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A Potter's Moll: A Place Of Inspiration And Hard Work

...We took the opportunity to visit St Ives, but I was underwhelmed by Tate West – as so often these days, it seemed more about the building than the contents, although it is in a stunning location. The Barbara Hepworth house, garden and workshops are much more to my taste, there being a true atmosphere that this was a place of both inspiration and very hard work...

Star columnist Liz Robison has been on holiday in Cornwall.

To read more of Liz’s effervescent words please click on http://www.openwriting.com/cgi-bin/mt-search.cgi?IncludeBlogs=1&search=Liz+Robison

And do visit Jim’s Web site http://www.boothhousegallery.co.uk/

A week in spring sunshine in Cornwall last week has been a rare treat for us. We stayed at Jane Follet’s house at Trevone, near Padstow, a beautiful spot. After graduating from Bretton Hall College, Wakefield, where she was taught ceramics by Jim, almost thirty years ago, Jane worked for quite a while with Alan Caiger-Smith at Aldermaston Pottery.

The house contained some nice ceramic pieces, including a very recognisable Aldermaston salt pick, and it was good to use someone else’s collection of hand-made pots and plates.

We took the opportunity to visit St Ives, but I was underwhelmed by Tate West – as so often these days, it seemed more about the building than the contents, although it is in a stunning location. The Barbara Hepworth house, garden and workshops are much more to my taste, there being a true atmosphere that this was a place of both inspiration and very hard work.

We had time for a brief visit to the Leach Museum and Gallery, last visited in 1972. Lead potter, Jack Doherty and his colleague, Richard, gave us a tour of the new workshops. Richard told Jim that he remembered an inspirational workshop he gave when Richard was a student at Falmouth. He said he had been watching The Last of the Summer Wine for the last twenty years in the hope of seeing Jim on it. (It is filmed in Holmfirth, West Yorkshire, where we live.) I told him that Jim was Compo’s stunt double, so you never got to see his face!

We were bowled over by the Eden Project, never having quite registered the vastness of the site, or its origins as such a huge site of china clay extraction. I found the whole scheme inspirational and the emphasis is firmly on the word project because there is very much a feeling there of looking forward with the concentration on bio-diversity. The spring flower displays were mouth-watering.

In The Core, the educational centre, there is a large wall of ‘hand tiles’, made by people who participated in the bringing of the project to fruition and their children. It was fun to see visitors trying to find a fit with their own hands. A further reminder of the one time vastness of the clay industry in the area is provided by the vast mountains of spoil heaps that dot the landscape as you drive towards the St Austell area.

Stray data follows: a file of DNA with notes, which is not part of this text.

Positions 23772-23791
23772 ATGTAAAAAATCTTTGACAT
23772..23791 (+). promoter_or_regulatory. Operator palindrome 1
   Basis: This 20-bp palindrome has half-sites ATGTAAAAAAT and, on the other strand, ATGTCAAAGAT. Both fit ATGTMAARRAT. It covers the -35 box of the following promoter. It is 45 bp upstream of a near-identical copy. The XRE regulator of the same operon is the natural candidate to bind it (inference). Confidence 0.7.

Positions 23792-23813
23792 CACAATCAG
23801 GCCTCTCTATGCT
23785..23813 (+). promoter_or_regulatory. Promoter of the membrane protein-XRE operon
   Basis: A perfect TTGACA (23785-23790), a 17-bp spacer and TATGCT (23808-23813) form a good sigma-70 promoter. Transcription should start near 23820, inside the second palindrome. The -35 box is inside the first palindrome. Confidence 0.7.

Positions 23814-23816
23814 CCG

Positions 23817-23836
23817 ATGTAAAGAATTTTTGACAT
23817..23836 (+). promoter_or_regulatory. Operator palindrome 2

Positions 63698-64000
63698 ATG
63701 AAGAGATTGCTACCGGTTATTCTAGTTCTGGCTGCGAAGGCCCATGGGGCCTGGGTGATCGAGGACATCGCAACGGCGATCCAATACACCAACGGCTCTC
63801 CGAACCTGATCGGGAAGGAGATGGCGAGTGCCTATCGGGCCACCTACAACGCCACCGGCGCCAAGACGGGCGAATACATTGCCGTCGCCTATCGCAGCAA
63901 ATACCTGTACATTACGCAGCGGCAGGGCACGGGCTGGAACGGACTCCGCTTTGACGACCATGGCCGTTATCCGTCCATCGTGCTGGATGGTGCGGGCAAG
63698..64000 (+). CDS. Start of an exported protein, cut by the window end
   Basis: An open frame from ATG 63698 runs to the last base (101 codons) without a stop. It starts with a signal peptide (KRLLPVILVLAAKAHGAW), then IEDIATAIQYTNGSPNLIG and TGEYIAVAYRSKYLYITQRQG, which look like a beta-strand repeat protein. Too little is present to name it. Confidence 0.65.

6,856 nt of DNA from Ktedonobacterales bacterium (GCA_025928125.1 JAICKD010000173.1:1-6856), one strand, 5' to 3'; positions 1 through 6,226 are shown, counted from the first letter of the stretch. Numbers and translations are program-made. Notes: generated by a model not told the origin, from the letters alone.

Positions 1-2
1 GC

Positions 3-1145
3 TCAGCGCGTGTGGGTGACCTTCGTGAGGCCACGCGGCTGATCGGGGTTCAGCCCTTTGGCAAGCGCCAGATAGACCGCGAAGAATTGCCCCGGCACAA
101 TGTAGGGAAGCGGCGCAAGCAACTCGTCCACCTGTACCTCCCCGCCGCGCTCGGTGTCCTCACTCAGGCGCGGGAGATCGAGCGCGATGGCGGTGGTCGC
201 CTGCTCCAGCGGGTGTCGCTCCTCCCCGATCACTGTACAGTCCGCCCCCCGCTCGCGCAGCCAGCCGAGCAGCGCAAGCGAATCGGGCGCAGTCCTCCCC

More food for the soul was found at the Lost Gardens of Heligan, though I shall just call it Heligan from now on because they have been well and truly found. The gardens are beautiful, both the formal areas and the productive ones – vegetables, fruit, flowers, vines. My hero, Joseph Paxton, who designed the Crystal Palace, and who was head gardener at Chatsworth in Derbyshire, even had a hand down here in Cornwall: he designed a heated green house for growing vines. Typically he used a beaver-tail design on the glass panes so the water would run off the middle and not into the corners of the panes where it would rot the wood. What a genius!

Returning home, I considered some of the hand made pots that we use often. They include a trio of jugs, one for flowers, one for gravy, one for custard. A Josie Walters ‘fish dish’ is used for cheeses whenever we have a dinner party or a studio course. A Michael Eden dish is our fruit bowl, and an Oldrich Asenbryl square dish has a multiplicity of uses.

I was contemplating a small Derek Clarkson bowl and remember him telling me that the three small dots in the middle of the bowl were his ‘obeisance to the centre.’ I also remember a wonderful story Derek told us once of how he and his wife, Margaret, had a slight bump in their car once and although they felt unhurt they both appeared to be spattered with blood. It tuned out to have been a bucket of glaze he was transporting in the back of the car on the way to a demonstration.

Another fond memory is of the wonderful quizzes Derek used to do at the early Northern Potters’ Camps at Bretton Hall College. He would show slides of rims, spouts, handles, sections of decoration etc, and participants had to name as many potters as they could. One slide was of the rim of one of Jim’s garden pots, and one of our kids whispered loudly: ‘It’s one of Dad’s!’ They were then confronted with a line of potters from the row in front demanding urgently: ‘Who’s your father?’ What larks!

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